© 2013 Michael Parkatti Shots5

Dissecting the Effectiveness of Shot Types

As I tumble further down the rabbit hole on shot quality analysis, I’ve come to a place where I need to establish whether shot types differ in efficacy by distance, and if so, does it matter enough to break them out in detail when assigning expected goal probabilities.  I’ve already looked at the concept of rebounds, and found that that shot type is incredibly more likely to end in a goal.  The pertinent chart was the following:


That’s a sexy blue line towering over the measly non-rebound line.  But what about that red line — do the shot types that constitute it differ in any meaningful way, or is it just an ugly lump of randomness around the mean?

First, here’s a look at what percent of non-rebound shot attempts are made up by each shot type by distance from the net — ie, how frequent is each shot type used as shot location gets further away from the net?


Now isn’t this an interesting picture.  Probably not all that surprising, but it’s fun to see charted out like this to test against your own assumptions about shot selection.  You’ve got flashes in the pan like wrap-arounds that give way to tip-ins.  Then it’s the long age of the wrist shot all the way until you reach point-shot distance, after which slap-shots evolve lungs and start to walk on land.

That area chart breaks it out by distance, but here’s each shot type (including rebounds) as a percent of all shot attempts:


Wrist shots are predominant as a whole, followed by slap-shots and snap-shots.  There’s some smaller minority shot types in there that seem insignificant, but what if we were to only concentrate on goals?


Here we see rebounds and tip-ins punching well above their weight compared to their shot attempt numbers.  This suggests that they are more dangerous than average.  On the other end of the scale, we see wrist shots and especially slap-shots give up many points in terms of goal percentage compared with their shot attempt percentage.

I’d say it’s worth breaking these shots up separately by unblocked shooting percentage (USH%) over each distance to see how their probabilities of goal scoring differ.


To be included in this chart for a particular distance, I needed to see at least 500 shot attempts taken at a specific distance in feet for each shot type.  Where a line disappears indicates that it did not reach this threshold for sample size.  At first I’d only looked at tip-ins, and thought that a brief high departure from the average non-rebound USH% wasn’t enough to consider it as “different”.  But when I started plotting out each shot type, I realized that there is a massive difference in the effectiveness of shot attempts at each distance by shot type.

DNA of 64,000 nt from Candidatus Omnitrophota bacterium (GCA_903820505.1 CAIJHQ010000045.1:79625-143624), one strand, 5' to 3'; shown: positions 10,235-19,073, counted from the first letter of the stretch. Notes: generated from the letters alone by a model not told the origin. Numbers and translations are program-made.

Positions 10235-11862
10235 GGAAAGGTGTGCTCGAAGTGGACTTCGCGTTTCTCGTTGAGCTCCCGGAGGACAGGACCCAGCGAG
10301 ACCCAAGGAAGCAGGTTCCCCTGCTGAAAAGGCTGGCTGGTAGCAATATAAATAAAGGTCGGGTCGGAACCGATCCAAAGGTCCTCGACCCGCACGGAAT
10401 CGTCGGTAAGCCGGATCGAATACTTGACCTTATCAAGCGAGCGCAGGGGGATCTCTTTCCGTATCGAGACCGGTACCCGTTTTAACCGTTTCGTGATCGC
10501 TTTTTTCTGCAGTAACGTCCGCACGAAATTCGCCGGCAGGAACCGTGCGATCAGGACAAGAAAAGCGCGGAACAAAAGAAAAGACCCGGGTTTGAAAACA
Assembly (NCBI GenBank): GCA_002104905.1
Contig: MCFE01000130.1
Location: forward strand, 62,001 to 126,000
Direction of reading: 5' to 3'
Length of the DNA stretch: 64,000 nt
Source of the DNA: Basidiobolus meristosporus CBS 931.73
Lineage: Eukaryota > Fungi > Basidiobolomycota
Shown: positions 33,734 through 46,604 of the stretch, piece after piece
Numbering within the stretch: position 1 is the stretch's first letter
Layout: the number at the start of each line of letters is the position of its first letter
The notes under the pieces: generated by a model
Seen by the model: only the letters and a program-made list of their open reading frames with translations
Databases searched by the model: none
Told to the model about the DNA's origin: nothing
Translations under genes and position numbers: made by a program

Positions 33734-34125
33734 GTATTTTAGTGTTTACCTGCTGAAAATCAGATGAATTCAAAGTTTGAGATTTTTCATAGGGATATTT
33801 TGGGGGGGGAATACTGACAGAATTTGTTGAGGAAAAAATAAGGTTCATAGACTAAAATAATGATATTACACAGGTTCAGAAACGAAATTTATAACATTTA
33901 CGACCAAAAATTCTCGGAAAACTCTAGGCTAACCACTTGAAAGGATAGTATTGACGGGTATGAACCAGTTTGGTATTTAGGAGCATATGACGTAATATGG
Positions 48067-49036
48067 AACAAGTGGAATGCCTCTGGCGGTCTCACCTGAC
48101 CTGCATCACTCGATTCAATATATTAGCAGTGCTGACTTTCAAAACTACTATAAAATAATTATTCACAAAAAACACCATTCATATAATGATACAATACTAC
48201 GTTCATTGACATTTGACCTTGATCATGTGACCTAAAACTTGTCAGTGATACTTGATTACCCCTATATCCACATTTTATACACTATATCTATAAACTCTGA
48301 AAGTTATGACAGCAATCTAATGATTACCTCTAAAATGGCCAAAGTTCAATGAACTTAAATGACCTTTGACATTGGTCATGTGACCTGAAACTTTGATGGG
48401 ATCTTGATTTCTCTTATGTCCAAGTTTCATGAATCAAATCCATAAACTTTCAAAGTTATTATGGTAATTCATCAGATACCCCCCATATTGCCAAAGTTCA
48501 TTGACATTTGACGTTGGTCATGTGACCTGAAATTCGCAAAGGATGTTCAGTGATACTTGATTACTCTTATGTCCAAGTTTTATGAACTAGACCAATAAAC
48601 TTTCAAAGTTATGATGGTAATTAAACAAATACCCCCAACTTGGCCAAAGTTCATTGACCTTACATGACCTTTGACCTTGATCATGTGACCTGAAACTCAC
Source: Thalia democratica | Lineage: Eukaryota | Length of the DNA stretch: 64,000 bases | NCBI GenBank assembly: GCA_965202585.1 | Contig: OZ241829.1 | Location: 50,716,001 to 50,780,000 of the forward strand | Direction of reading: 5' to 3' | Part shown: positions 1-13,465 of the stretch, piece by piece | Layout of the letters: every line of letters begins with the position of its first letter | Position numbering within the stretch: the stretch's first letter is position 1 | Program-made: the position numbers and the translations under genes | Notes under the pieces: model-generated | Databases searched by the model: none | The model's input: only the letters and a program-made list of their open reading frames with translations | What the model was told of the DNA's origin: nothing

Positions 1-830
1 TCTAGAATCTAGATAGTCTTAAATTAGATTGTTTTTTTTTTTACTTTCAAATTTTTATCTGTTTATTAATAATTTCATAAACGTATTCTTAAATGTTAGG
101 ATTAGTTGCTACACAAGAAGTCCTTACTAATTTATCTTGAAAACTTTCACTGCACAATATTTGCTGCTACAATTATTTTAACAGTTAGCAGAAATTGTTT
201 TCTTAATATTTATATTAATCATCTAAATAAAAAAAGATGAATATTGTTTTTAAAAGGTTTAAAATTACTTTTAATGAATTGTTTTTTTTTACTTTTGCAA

Snap-shots, in particular, seem to show a broad-based increase in shooting percentage compared to the average — this is something also seen in slap-shots when there is enough sample size.  This would make sense simply as a function of assumed velocity, as slap shots and snap shots are likely the two hardest shots on average, giving the goalie less time to react to make a save.

Also recall that wrap-arounds are the majority of shots from certain close-in distances, and then see how low their shooting percentages are here.  I had wondered why there was a dip in the average non-rebound shooting percentage from 6-10 feet.  Players stuffing low-percentage wrap-arounds at bad angles into goalie pads would be why.  Those wrap-arounds are a quarter or a third as likely to go in as other shot types at those close-in distances, and it’s likely very important to account for that when assigning expected goal probabilities.  Ryan Smyth may be stuffing a lot of close shots at the net, but many of them are likely these low-percentage wrap-arounds.

And with that, I’ve largely exhausted all you can glean from NHL.com’s play by play data feeds to characterize a shot.  We know its distance, we know if it’s a rebound or not, and now we know what shot type it is.  We’re very close to being able to tie this all together into a much more accurate expected goal measure that combines shot differentials with shot quality.


  1. Sebastian
    Posted November 7, 2013 at 10:41 am | #

    Amazing and fantastic post and research, can’t wait to see you put it all together! One thing about your visuals though, you should really keep your colors consistent per shot type across all your chart types, it’s better formatting and helps with cross comparisons.

    Keep up the good work!

  2. Frag
    Posted November 7, 2013 at 7:43 pm | #

    Very good. Pretty much what I’ve been hoping for.

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  1. […] question becomes how good are the shots that the Oilers are taking. Michael Parkatti of Boys on the Bus has been tracking shot quality. His work is well worth reading as shot quality is a critical factor […]

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